«Cry Me a River» is a popular American torch song, written by Arthur Hamilton, first published in 1953 and made famous in 1955 with the version by Julie London. Recordings include a version by Aerosmith, Ella Fitzgerald, Ray Charles, Barbra Streisand, Natalie Cole, Dinah Washington, Rick Astley o Etta James… (Wikipedia)
Eddie is a professional bridge player. He plays the American circuit all year round, hiring himself out at tournament like a gun-slinger from the old West. Some of Eddie’s partners, especially at local tournaments, can be of less than expert class — and that’s putting it mildly. But Eddie is pleasant to them all, always ready with a helpful smile and a reassuring word.
As you can imagine, Eddie has seen it all, from bids that would be rejected as implausible in a horror movie script to defenses that were not precisely what Rodin had in mind when he sculpted The Thinker. So, when a muttering Eddie interrupted my siesta by the pool at a national tournament in Miami, I was ready to listen. «I pick up a good hand as East,» he began:
A 7 6 10 5 3 K Q A Q 10 5 4
«However, before my partner, whose turn it is to bid, can get out a syllable, South on my left opens 1NT out of turn! My partner is given the option to accept this bid, but she refuses and opens the bidding with a pass. North passes as well, and I have to decide what to do.
«Since the rules are that South can bid what he likes, but North must pass for the rest of the auction, I decide to open 1 rather than 1NT, which is what I’d normally do. It seems to me that South is going to have to guess what to bid, and if he guesses at a high level I’d like a club lead. Sure enough, South decides to gamble on his partner having a few high cards, so he overcalls with 3NT! I’m happy enough with this, so I pass when it comes round to me.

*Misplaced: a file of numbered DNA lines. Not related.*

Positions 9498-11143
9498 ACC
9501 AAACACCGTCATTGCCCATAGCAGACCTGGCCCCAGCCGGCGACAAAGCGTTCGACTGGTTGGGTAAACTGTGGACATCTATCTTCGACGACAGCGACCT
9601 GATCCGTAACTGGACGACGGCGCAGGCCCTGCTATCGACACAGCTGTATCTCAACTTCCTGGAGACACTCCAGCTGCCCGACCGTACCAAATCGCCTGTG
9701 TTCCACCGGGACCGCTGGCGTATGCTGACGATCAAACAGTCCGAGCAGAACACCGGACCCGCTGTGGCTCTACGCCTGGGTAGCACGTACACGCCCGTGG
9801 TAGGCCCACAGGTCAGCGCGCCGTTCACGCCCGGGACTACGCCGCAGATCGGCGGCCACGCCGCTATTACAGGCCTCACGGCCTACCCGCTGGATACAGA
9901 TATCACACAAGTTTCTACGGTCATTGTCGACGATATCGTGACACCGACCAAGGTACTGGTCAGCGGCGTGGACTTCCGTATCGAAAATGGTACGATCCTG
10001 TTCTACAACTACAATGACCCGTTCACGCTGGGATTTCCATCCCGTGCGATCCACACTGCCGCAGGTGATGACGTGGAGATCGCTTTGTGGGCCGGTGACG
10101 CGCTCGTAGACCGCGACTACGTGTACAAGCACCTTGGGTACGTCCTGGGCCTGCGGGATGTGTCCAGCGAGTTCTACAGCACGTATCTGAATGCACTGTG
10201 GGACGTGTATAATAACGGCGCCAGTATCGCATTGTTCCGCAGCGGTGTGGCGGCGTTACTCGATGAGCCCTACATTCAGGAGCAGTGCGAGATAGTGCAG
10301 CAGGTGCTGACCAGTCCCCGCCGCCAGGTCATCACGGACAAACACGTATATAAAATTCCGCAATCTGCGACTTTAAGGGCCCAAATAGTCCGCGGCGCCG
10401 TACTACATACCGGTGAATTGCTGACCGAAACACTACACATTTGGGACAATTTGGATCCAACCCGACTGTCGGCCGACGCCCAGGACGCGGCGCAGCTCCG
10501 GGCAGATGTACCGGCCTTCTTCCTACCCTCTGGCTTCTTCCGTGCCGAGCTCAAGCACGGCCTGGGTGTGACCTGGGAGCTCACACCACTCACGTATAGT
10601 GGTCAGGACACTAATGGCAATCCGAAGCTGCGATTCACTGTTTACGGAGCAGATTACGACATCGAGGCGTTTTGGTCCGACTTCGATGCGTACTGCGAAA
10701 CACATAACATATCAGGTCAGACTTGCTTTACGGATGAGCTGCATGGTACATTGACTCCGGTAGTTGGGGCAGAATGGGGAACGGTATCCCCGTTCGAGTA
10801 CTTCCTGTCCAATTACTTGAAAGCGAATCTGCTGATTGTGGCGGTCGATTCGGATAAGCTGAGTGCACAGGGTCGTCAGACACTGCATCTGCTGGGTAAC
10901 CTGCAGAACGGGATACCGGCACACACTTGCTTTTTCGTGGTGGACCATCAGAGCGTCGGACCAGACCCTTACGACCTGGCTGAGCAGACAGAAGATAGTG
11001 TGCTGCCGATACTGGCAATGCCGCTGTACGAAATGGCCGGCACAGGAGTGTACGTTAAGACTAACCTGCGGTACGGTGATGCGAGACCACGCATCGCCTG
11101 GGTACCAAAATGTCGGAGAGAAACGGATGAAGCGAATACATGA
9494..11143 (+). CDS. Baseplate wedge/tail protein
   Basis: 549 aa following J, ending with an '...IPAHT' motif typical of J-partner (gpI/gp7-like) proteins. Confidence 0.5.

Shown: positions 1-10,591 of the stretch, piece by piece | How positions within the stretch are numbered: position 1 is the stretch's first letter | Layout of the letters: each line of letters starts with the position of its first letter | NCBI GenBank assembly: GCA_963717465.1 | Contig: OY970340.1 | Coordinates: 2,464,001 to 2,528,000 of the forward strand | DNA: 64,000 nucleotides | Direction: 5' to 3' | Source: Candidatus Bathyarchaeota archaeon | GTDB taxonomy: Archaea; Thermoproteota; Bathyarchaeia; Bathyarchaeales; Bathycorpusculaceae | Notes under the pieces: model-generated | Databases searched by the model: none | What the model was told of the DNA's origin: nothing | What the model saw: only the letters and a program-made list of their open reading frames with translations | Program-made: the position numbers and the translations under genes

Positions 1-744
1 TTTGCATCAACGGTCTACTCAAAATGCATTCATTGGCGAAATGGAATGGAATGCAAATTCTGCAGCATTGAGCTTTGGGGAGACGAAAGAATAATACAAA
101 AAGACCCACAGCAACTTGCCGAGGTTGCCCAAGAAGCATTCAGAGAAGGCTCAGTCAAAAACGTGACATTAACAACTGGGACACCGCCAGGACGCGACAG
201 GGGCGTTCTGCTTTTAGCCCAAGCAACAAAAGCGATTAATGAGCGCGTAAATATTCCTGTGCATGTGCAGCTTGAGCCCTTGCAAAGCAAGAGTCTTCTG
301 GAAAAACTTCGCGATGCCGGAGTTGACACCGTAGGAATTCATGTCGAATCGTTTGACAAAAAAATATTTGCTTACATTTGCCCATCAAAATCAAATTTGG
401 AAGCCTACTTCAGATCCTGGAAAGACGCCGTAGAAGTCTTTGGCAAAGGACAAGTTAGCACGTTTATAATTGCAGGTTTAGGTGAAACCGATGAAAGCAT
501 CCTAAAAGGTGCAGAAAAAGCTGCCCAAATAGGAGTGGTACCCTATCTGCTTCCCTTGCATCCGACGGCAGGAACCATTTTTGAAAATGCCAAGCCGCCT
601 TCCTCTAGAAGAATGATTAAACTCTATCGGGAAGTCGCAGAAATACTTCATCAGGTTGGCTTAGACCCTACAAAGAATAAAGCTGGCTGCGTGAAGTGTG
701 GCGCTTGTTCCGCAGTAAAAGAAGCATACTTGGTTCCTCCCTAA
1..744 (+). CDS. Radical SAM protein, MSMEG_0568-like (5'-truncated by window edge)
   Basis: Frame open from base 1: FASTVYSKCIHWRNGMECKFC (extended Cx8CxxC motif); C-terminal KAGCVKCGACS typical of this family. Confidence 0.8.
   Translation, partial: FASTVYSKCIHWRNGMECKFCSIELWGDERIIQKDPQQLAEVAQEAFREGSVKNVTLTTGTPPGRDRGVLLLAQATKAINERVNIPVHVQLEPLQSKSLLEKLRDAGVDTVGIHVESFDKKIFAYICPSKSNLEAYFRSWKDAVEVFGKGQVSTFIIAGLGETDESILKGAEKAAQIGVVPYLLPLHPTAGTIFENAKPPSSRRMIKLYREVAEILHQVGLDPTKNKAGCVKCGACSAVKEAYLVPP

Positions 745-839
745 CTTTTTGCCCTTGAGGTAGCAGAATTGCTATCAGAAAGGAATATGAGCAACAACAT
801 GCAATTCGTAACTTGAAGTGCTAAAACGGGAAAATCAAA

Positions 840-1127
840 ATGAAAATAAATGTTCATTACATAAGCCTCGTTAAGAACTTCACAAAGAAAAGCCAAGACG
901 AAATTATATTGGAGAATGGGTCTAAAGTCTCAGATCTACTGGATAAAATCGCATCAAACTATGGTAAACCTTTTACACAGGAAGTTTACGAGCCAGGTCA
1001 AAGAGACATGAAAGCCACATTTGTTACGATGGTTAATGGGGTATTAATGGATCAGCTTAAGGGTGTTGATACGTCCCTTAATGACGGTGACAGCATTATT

«Partner leads the jack of spades, making me wonder why I bothered to open one club, but the dummy is a reassuring sight at first glance:
«You’ve probably guessed the full hand for yourself, but you may as well see it all:
«I win the ace of spades and return the suit. Declarer wins with the king, shrugs his shoulders, and cashes the ace of hearts. When my partner’s king falls on this trick, I begin to feel sick, and as the play progresses I feel worse and worse…
«Of course, once the king of hearts falls under the ace, declarer cashes the queen of spades, then plays four more rounds of hearts ending in the dummy. He next plays ace and another diamond, so I am well and truly endplayed into giving dummy a ninth trick with the king of clubs. As if that wasn’t enough, declarer makes an overtrick because his jack of diamonds is now good! Not surprisingly, this particular North-South are the only pair in game…» Eddie’s voice tailed off as he walked away, still muttering to himself and looking for another shoulder to cry on. I wished him luck; he was certainly due some!